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Only 23 rich foreigners have obtained Irish visas under investment schemes


MICHAEL NOONAN: Mulling over a plan to let tax exiles buy more time in Ireland

MICHAEL NOONAN: Mulling over a plan to let tax exiles buy more time in Ireland

MICHAEL NOONAN: Mulling over a plan to let tax exiles buy more time in Ireland

ONLY 23 visas have been granted under the Government's visa-for-cash schemes – where wealthy foreigners are offered residency in return for investing in or starting up Irish companies – since they were launched more than a year-and-a-half ago.

The immigrant investor programme was launched by Justice Minister Alan Shatter in April last year, with the aim of attracting much-needed money into our cash-strapped economy.

So far, however, only nine people have obtained visas under the scheme.

The Government's start-up entrepreneur scheme, which was established to make it easier for international entrepreneurs to move to Ireland and set up a business here, is also struggling to attract investor interest – only 14 people have obtained visas under it since it was launched in April 2012.

Serial entrepreneur and chairman of Petrel Resources, John Teeling, said foreigners might be reluctant to apply for visas under the start-up entrepreneur scheme because they feel it could be too difficult to set up a business in Ireland.

"They either don't perceive the market opportunities in Ireland or Europe to be good enough, or they feel the restrictions of the scheme are too tight," said Mr Teeling.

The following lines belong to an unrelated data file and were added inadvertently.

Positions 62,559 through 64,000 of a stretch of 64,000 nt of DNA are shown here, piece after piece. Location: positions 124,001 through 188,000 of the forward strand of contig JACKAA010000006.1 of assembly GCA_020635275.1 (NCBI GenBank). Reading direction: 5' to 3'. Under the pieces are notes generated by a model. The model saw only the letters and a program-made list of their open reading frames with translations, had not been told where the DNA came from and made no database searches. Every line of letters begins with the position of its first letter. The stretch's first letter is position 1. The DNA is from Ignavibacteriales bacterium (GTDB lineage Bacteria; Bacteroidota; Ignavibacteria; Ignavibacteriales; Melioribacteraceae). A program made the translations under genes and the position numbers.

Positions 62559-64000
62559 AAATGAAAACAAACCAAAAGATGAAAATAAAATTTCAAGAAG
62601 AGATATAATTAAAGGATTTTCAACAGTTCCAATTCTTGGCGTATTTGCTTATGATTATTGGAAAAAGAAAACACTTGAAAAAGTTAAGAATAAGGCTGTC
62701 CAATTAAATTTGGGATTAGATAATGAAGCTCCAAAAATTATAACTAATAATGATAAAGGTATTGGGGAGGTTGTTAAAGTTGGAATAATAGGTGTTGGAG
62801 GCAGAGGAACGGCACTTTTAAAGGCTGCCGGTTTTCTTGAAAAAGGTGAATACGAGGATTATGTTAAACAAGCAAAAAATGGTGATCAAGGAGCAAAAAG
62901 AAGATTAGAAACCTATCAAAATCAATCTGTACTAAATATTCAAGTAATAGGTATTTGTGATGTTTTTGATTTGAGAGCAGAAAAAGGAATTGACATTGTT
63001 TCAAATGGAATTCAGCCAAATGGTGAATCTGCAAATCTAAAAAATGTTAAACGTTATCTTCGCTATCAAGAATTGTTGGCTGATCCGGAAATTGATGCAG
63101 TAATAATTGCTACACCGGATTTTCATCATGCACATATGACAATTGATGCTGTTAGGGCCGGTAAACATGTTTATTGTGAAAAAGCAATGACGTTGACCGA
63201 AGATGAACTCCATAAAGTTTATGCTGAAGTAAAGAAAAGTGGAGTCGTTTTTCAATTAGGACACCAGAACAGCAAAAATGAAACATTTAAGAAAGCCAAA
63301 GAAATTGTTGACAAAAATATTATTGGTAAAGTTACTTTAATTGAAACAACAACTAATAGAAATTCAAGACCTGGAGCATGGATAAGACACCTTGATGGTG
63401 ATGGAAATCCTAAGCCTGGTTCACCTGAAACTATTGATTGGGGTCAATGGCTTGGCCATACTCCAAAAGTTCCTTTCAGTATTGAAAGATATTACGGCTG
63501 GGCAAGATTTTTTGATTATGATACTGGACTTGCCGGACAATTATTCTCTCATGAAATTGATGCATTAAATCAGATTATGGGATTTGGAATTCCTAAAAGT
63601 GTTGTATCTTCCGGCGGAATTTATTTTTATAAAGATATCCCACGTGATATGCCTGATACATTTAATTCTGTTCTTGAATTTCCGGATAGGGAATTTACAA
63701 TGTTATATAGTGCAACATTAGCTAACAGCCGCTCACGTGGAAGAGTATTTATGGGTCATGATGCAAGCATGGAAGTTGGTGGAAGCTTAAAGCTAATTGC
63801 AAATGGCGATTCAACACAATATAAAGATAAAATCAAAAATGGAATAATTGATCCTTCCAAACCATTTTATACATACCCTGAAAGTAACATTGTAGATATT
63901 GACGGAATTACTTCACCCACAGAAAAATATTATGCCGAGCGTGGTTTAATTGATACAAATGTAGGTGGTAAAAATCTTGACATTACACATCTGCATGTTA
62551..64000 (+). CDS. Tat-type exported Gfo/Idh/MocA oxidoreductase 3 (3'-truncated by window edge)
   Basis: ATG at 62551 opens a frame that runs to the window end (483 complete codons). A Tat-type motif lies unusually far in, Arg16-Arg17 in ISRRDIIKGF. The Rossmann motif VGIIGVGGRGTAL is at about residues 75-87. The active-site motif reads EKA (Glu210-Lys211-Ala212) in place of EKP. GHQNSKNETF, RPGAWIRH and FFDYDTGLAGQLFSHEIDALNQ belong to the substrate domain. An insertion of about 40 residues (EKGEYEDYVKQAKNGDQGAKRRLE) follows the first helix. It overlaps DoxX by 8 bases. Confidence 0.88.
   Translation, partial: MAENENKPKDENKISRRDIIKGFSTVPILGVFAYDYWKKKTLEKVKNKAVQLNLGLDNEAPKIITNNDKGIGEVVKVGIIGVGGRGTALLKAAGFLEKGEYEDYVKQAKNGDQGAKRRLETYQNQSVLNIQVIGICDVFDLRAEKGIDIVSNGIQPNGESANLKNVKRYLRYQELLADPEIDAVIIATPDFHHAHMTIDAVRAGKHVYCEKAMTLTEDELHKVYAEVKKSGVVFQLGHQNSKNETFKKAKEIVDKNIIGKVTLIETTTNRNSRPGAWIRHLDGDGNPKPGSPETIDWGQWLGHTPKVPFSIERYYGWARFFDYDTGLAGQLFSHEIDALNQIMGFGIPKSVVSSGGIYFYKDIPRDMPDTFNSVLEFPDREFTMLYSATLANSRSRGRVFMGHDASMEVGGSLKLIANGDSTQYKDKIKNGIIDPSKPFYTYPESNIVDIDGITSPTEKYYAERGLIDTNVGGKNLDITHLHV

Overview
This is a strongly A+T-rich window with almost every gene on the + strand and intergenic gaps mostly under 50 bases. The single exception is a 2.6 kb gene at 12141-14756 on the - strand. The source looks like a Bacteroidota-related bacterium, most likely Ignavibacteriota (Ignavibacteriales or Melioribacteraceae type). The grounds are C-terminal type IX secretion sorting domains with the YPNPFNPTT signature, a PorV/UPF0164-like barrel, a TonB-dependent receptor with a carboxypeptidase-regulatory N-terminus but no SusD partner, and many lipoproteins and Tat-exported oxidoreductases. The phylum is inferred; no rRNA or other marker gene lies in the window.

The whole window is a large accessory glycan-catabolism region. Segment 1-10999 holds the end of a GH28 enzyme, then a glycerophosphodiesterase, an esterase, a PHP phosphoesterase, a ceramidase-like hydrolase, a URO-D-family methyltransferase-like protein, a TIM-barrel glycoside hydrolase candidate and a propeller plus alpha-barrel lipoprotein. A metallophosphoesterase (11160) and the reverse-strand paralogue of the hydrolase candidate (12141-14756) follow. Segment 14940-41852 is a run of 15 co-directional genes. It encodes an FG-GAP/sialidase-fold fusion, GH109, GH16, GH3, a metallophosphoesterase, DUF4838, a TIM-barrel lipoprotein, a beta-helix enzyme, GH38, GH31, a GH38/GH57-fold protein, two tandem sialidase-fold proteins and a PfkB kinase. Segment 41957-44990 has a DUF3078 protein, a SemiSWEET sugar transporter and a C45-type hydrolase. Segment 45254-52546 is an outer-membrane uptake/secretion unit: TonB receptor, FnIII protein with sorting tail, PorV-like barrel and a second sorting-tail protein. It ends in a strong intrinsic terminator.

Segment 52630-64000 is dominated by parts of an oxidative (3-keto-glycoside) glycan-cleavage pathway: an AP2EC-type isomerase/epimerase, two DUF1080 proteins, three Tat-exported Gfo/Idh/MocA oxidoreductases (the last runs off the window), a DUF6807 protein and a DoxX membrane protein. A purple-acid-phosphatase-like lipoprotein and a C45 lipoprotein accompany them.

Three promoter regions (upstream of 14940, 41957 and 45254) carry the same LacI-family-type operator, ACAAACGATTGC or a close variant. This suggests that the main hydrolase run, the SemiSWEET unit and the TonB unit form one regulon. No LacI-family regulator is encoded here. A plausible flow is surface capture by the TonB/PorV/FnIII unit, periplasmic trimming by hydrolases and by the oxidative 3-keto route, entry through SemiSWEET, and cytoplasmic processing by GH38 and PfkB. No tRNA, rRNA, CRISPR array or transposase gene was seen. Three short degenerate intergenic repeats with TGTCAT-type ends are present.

A spokeswoman for the Department of Justice and Equality said that "no predictions were made on the level of interest" in the immigrant investor programme and start-up entrepreneur schemes when they were launched.

"This is new territory for Ireland, and it was not possible to predict the level of demand at that time," said the spokeswoman.

"Investment decisions are not made overnight, and all the more so when people are looking at making an investment in a country not well-known to them."

Finance Minister Michael Noonan will no doubt be hoping that any moves he makes to encourage Irish tax exiles to invest in Ireland will be more successful than the immigrant investor and start-up entrepreneur programmes, which target foreigners rather than tax exiles.

Mr Noonan last week described as "attractive" a proposal that Ireland's multi-millionaire tax exiles would get an extra two months a year in the State in exchange for an annual investment of €1.5m over 10 years.

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